There is an opportunity for Labour, (or LibDims) it makes as much sense to introduce a weight tax as any asset tax, on houses or jewellery as their latest scams of ideas they come up with. Report to your local tax office for weighing, biggest fat tax avoiders will be easy to spot and chase down! Do not give the immoral political parties ideas, they are insanely nasty already wanting window tax.

    • rate this

      Comment number 993.

      the only solution is tax?? Come-on! I would expect a deeper respect for the problem from doctors!!!

      Why not educate? Replace the fast food ads with health education campaigns! Replace the Maccas billboards with health suggestions.

      Education is always the problem - tax is never the solution!!

    • rate this

      Comment number 992.

      Why not just tax the air and have done with it??

    • rate this

      Comment number 991.

      My god you people are up early..

      Fizzy drink?

      What the hell is next.

    • rate this

      Comment number 990.

      Having travelled to more than 50 countries, I can say that those in many poorer countries eat far better than us westerners. Using "it's too expensive to buy good food" is an exercise in futility. Cooking healthy food is cheaper than buying pre-packaged meals. Can't we pick up a cook book or turn on a cooking programme to educate ourselves or are we more interested in watching some reality TV?

    • rate this

      Comment number 989.

      I'm a severely overweight guy, and frankly, the fizzy drink I consume way and above anything else is pepsi max; nothing else even comes close. and it's a diet soft drink. Adverts don't make me buy junk food; my desire for junk food makes me buy junk food. If I could afford to go to a gym, i'd go. But even my university gym charges more than I can afford.

    • rate this

      Comment number 988.

      If they are going to provide universal healthcare it must be unobtrusive; expecting us to change our lifestyles to reduce the cost burden on a service we are forced into paying for is morally wrong. Either allow us to lead our lives as we please or allow us to opt out of the NHS and all associated costs.

    • rate this

      Comment number 987.

      Its not just foods that are the problem.

      So many things are now done using electronic tools/machinery & even short journeys are via motorised transport that normal historical human everyday excercise is greatly reduced.

      Putting blame on one area is negligent & not usefull, nor is reducing/restricting the rights/freedoms/choices of the majority due to a minority problem.

    • rate this

      Comment number 986.

      @Brangy "The processed food industry takes advantage of natural laziness"

      I disagree. Most of us who buy too much convenience food do so because we have to work all the hours that God sends in order to survive and we're too shattered for time consuming cooking of fresh food after work.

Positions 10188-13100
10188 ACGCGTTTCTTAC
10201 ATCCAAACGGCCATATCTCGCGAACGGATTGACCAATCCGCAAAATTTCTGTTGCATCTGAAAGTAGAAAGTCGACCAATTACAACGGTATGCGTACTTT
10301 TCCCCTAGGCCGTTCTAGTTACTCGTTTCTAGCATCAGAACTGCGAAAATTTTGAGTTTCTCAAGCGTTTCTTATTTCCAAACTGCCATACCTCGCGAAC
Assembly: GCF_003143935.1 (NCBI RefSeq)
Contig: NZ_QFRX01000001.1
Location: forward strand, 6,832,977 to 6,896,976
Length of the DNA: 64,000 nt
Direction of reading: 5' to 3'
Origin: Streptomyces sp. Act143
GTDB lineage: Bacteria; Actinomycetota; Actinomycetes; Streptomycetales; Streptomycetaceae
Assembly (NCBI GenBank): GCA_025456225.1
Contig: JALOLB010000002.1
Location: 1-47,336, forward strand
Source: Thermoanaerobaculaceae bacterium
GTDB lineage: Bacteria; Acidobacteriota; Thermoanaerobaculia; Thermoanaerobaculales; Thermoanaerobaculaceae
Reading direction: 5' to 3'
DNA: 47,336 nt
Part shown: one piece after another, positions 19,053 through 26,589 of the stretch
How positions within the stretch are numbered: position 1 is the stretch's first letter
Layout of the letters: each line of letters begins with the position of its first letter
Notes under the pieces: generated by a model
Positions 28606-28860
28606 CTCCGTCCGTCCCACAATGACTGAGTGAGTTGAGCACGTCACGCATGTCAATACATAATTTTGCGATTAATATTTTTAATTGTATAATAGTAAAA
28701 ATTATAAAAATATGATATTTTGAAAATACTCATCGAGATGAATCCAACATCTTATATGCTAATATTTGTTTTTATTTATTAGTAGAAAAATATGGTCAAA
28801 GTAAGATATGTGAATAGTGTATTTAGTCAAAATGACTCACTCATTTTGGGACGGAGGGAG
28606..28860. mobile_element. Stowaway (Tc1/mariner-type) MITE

• rate this

      Comment number 985.

      Its not working with tobacco so what makes aomrc think it will with fizzy drinks?!

      I didn't realise we're at mercy of doctors to decide how we lead our lives and what we eat and do. Advice is one thing but this is more along the lines of control.

    • rate this

      Comment number 984.

      The cost to the NHS of obesity is irrelevant to any argument. The care the NHS is chartered to provide is unqualified by a UK resident's individual situation. If convicted criminals are eligible for NHS medical care, why should a law-abiding obese person not be eligible also? I do not wish to see the UK introduce a US-style private medical system which rips-off the patient in search of profit.

    • rate this

      Comment number 983.

      We need to get rid of the political correctness when it comes to obesity. Teachers, politicians and all NHS staff should be required to keep their weight within a set limit. Eric Pickles for example is a ludicrous figure to have as a government minister. There's been enough 'education' about this problem. We need a much more robust approach to tackling the issue of fat people.

    • rate this

      Comment number 982.

      Very strange how doctors are backing a increase in costs for a drink instead of stating that the drink makers put less sugar etc it the drinks. Are they getting a deal from the government to back increases to food/drink? Where will it stop if it goes ahead? What about all the sweets people eat? Another reason to get in more money as like fuel if we need it we`ll buy it regardless!!

    • rate this

      Comment number 981.

      Oh great - another tax; that's just what we need!
      How stupid can government be?


      It's Doctors calling for a tax, not government.

      And yes, the Doctors are being stupid.

    • rate this

      Comment number 980.

      OK, tax the 'bad' stuff - fair enough, but how about subsidising the 'healthy' stuff in return to make it a more viable option? The carrot to go with the stick if you will, so that we don't cynically think of it as just another tax.

    • rate this

      Comment number 979.

      Tax is a win-win scenario for the government guys

      They get a 100% cash gain... while the problem remains

      ...then because it doesn't work... they put the tax up


      ...and again

      ...and again

      It's a great way for them to make huge piles of money out of thin air

    • rate this

      Comment number 978.

      Sigh, the usual default government "Thinktank", answer then.

      "Erm, none of us can come up with something clever... let's raise tax! Solved! Woohoo!"

      Reduce gym costs, tax break on diet soda, promote tasty alternatives etc.. It's not rocket science. They just can't be bothered putting in the extra effort it seems.

    • rate this

      Comment number 977.

      874. Wideboy
      23 MINUTES AGO
      Go down the gym, it's that simple
      Of course it is - are you offering to pay the annual subscription for our family of 5?

    • rate this

      Comment number 976.

      Why not a hefty tax on takeaway outlets? This might go some way to solving the obesity problem, the litter problem and the increasing urban fox problem.